Freeland's budget bill passes House after Poilievre pledges to block it
The federal budget implementation bill passed the House of Commons on Thursday, after days of Conservative attempts to block it.
By a vote of 177 to 146, Bill C-47, the Budget Implementation Act, 2023, No. 1 as it's titled, passed the final stage in the House with support from the Liberals and NDP while the Conservatives and Bloc Quebecois voted "nay." It is now off to the Senate, where a pre-study of the omnibus legislation is already underway.
The 430-page bill was tabled in April following Deputy Prime Minister and Finance Minister Chrystia Freeland unveiling a plan of continued deficit spending targeted at Canadians' pocketbooks, public health care, and the clean economy.
After some hold-up at the House Finance Committee in May, Conservative Leader Pierre Poilievre came into the House this week with plans to try to halt its passage, after the Liberals signaled plans to use midnight sittings to work through the final stages of Bill C-47 over Monday and Tuesday.
This journey into the Official Opposition's procedural toolbox started with stacking the notice paper with more than 900 amendments seeking to wipe out most of the budget, and a demand from Poilievre that if the Liberals didn’t heed his demands to present a plan to balance the budget and cancel any future carbon price increases, that he'd use other measures to block it.
Then on Wednesday night, after MPs moved through the permissible amendments in batches, Poilievre vowed to filibuster debate at the final stage. Except the House had already passed a time allocation motion meaning that Poilievre could, and did, monopolize the final hours of debate, but he was cut off just before the clock struck midnight.
On Thursday, with the final vote already scheduled for Thursday afternoon, he came to the Hill with a new plan, telling reporters he was now willing, if Prime Minister Justin Trudeau cancelled his other plans, to "work all summer long to rewrite a budget that balances budgets in order to bring down inflation and interest rates."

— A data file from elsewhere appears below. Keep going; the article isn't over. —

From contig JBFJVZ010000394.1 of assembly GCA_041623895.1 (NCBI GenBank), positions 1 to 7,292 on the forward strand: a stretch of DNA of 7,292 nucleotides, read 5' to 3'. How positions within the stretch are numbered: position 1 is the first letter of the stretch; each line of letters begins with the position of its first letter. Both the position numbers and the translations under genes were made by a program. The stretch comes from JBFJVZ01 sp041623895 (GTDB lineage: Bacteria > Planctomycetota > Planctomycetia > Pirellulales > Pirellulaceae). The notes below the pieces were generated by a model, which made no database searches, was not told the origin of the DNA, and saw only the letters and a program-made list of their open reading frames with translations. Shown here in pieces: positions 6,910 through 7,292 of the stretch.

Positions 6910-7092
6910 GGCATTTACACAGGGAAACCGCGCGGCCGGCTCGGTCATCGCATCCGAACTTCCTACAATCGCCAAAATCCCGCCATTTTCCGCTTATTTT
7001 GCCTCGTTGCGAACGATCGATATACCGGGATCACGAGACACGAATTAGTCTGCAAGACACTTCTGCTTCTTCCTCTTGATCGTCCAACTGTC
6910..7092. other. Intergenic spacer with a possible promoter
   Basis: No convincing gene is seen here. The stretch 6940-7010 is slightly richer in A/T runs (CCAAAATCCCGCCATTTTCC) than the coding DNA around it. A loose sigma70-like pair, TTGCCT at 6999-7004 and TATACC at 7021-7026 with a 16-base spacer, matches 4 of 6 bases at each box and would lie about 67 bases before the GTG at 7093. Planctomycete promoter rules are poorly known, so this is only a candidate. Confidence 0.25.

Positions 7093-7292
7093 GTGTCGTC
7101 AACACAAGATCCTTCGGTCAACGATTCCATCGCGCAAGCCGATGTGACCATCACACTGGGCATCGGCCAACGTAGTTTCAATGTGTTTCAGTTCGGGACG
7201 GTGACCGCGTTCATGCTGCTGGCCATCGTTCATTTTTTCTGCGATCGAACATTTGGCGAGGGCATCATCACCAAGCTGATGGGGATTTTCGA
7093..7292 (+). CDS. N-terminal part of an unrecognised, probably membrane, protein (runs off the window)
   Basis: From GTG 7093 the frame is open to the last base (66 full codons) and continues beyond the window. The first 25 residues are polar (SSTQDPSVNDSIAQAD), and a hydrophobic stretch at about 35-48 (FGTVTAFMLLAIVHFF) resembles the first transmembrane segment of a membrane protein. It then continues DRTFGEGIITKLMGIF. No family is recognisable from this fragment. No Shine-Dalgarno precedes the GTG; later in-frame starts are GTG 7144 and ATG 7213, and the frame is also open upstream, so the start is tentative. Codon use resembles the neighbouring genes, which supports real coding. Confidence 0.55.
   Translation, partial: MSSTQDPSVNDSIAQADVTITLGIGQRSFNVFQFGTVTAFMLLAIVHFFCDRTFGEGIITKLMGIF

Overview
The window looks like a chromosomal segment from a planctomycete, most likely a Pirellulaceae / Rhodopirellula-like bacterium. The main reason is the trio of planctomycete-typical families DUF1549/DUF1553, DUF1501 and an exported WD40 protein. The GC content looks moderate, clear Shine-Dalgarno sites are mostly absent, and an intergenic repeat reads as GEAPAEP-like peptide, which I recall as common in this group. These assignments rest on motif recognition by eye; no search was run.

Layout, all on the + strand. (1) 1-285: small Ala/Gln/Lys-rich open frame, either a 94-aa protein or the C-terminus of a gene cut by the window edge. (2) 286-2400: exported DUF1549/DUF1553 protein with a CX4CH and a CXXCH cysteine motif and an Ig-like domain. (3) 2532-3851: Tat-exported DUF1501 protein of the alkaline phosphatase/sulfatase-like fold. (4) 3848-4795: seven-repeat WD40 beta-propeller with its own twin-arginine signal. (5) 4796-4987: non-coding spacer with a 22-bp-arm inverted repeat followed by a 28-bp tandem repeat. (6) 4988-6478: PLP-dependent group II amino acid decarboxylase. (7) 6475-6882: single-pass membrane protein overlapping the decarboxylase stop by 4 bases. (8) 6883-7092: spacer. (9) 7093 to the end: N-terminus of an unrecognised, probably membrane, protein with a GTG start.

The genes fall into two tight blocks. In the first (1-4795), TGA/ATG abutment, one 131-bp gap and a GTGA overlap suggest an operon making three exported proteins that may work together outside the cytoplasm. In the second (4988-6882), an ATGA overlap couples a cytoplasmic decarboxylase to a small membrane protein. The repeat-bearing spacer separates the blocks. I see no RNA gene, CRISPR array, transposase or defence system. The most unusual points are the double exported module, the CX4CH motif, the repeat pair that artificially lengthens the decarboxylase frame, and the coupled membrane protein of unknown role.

Poilievre said he thought his efforts this week, seeing the bill come to a vote a few days later than the Liberals had initially hoped, were "very successful."
By the time the vote took place, Poilievre was not in the Chamber, opting to vote virtually, instead.
The bill's passage was met with cheers from the government side of the House, while one opposition MP could be heard suggesting that now the Liberals could prorogue, a rumour that continues to circulate despite repeated government denials.
In criticizing the Conservatives for trying to hold up the rest of the budget this week, a number of Liberals rose in the House and posted on social media to highlight the workers benefits and housing affordability measures they said the Official Opposition was delaying seeing rolled out the door to Canadians.
"Does [Poilievre] not support dental care? ... Does he not support supports for workers or students? Does he not support the vast preponderance of what's in the budget which is for health care and for changing to the new economy?" said Government House Leader Mark Holland on Thursday.
With just a few weeks left before Parliament is slated to adjourn for the summer, even with the advanced study underway, it remains to be seen if Conservative senators try to tie up the legislation in their own ways.
In a move that had all-party backing, in May Freeland was able to fast-track and pass a bill that pulled out two measures from the federal budget: the grocery rebate and the health transfer top-ups.